This is important because it’s the number one signifier that people are interested in your product. Even if they aren’t users, it still means they are at least curious. At every point during your pitch, investors are going to be evaluating whether you are worth their time. Putting this slide early grabs the investor’s attention and convinces them that your presentation is worth listening closely to. Finance Expert Aleksey Krylov contends that entrepreneurs should “Always highlight milestones. A startup’s milestones can be associated with technology, product, regulatory, market or other developmental goals. Market testing and customer traction milestones tend to be of particular interest to investors.”
Donna Griffit, who describes herself as a professional pitch deck storyteller says “this section should focus on answering why you, why now. Include compelling details about your current status, your traction — Revenues, LOIs, pipeline, partnerships, IP and more.”
An article in Ycombinator explains It also provides a smooth lead-in from your one-liner (“We help people quit smoking. Our product is so good that in just the past 2 years, we’ve reached 500k WAU growing at 20% m/m.”) and transitions well into your problem (“The reason people need this product is that smoking is the leading cause of lung cancer…”). Ideal metrics to include are the ones that require the least explanation as possible to the investor, and ones that honestly depict relevant growth data.
5 Vision or North Star
Pitch the biggest vision that you can for your solution. ‘Here’s why this is going to change the world.’
This gets investors interested, intrigued, and understanding of the direction you’re heading. He further stated that “I encourage everyone to put something in about what the world looks like in which your idea is successful. However, your vision slide has to be credible. If you want to topple Apple or Google, your team needs to be credible enough to do it.”
End your pitch with your vision once you have enough social currency with the potential investor.
The potential investor needs to believe what you’re saying, which is established through understanding the problem, being shown the solution, and being convinced that this is going to work. This is also what Silicon Valley investors refer to as the “North Star.” This is your opportunity to give investors the big picture of your company or product, connecting what you do in practice with a bigger cause, vision or revolution they should care about and see massive potential in.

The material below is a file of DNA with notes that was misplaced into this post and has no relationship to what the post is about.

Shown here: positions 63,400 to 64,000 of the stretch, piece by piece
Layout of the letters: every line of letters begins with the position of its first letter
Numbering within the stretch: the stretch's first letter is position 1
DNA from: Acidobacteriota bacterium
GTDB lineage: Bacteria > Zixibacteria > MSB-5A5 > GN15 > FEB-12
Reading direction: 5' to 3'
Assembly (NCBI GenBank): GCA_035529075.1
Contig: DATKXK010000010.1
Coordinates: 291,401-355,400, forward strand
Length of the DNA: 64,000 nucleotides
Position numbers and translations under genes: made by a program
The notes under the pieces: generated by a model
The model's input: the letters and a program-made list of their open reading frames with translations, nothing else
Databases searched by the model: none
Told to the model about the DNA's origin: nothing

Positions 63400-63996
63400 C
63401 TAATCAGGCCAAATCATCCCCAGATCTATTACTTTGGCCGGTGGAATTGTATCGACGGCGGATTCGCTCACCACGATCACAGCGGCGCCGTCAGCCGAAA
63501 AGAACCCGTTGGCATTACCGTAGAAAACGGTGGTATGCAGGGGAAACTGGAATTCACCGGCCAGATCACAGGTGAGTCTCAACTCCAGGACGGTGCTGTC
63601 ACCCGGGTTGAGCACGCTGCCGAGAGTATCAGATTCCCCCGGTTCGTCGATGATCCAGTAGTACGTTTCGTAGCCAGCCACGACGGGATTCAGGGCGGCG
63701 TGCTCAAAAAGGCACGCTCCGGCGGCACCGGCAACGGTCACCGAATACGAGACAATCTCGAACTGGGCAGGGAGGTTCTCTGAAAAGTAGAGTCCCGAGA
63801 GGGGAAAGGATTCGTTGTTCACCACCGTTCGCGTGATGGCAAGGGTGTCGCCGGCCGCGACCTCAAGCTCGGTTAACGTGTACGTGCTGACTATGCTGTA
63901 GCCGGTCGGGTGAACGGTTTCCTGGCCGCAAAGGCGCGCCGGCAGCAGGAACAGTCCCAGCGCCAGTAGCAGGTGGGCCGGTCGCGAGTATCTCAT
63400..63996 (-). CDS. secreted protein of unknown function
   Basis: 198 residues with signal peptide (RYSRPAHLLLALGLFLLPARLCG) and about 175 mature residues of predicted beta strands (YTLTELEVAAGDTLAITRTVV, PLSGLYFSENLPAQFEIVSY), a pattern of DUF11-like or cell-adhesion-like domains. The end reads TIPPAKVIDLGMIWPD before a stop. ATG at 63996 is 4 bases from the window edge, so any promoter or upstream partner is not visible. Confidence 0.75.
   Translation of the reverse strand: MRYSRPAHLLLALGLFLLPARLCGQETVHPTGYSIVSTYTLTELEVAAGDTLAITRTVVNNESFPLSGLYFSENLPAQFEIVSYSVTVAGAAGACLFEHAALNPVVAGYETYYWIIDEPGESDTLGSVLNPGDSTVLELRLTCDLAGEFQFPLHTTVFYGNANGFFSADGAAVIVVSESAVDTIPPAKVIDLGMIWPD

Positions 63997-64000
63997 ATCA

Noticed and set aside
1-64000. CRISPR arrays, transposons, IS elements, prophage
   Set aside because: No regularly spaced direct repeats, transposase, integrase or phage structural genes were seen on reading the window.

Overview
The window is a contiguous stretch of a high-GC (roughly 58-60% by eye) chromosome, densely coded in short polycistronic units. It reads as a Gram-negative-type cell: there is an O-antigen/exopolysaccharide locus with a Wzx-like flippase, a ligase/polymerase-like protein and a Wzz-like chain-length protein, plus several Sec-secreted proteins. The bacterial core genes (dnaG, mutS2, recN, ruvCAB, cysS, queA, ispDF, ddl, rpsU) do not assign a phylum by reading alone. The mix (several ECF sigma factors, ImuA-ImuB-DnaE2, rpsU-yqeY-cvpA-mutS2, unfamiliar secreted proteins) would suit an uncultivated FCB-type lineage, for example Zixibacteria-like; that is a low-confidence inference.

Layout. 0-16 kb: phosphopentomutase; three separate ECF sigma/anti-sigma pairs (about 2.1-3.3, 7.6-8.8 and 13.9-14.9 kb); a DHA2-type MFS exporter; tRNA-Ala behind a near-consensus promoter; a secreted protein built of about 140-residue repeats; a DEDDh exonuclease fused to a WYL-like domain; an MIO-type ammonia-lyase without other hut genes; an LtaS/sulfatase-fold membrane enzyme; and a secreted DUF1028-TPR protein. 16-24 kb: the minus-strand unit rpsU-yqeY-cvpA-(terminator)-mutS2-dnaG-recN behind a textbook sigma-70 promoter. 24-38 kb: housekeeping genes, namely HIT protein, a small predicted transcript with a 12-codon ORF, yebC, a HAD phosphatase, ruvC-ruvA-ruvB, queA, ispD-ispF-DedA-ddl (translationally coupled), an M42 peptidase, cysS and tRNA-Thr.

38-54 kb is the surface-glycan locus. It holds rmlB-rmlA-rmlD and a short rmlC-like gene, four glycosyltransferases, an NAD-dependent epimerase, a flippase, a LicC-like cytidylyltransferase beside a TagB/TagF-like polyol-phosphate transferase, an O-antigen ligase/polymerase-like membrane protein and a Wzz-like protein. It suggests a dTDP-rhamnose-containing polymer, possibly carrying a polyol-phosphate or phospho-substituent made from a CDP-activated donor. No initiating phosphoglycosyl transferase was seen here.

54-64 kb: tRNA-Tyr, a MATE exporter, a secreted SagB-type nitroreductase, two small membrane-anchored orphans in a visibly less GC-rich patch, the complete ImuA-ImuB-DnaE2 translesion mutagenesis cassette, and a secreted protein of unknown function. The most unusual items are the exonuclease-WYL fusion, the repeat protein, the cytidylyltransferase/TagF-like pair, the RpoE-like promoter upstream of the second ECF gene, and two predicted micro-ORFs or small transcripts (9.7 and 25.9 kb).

His final is about how the design of the pitch deck is important. The pitch deck should be aesthetically pleasing and professional—this can help form an investor’s first impression of you and your company. “your deck doesn’t have to be fancy, but it can’t look terrible (trust me, I’ve seen some pretty horrible ones that are an instant turnoff).” Appearance inspires confidence – avoid looking sloppy!
According to Toptal freelance fundraising expert Jeff Fidelman, who has executed over $500 million in transactions across industries, “A pitch deck should be viewed as a dynamic, living document that evolves over time.” As an entrepreneur continues to pitch multiple audiences, they will notice that they are often asked the same questions time and time again. They should take note of these questions, incorporating and addressing them in the presentation.
In today’s world where startup fundraising has been glamorized to such an extent that raising capital is portrayed as a key success metric, one must remember to think about whether your “ask” is what your company actually needs. As Chris Dixon of Andreessen Horowitz says, “The best thing is to either never need to raise money or to raise money after you have a product, users, or customers.” Equity is the most expensive form of capital, so be sure to have truthfully assessed your startup’s needs, as opposed to feeling like you have to fundraise just because it is the prescribed path for technology startups. And if you do decide that you really need to fundraise, be clear about how much you need to raise, and what exactly it will be used for. And if you are going to raise a Series A round you should be thinking about preparing due diligence materials which include financial documents such as Income statements, business plans, financial cash flow forecasts, tax computations, proof of tax compliance, your cap table and more.
Of course, we suggest working with an experienced startup-focused accounting firm, like Huckabee CPA, well before your startup is in the due diligence phase of an important fundraising or M & A transaction.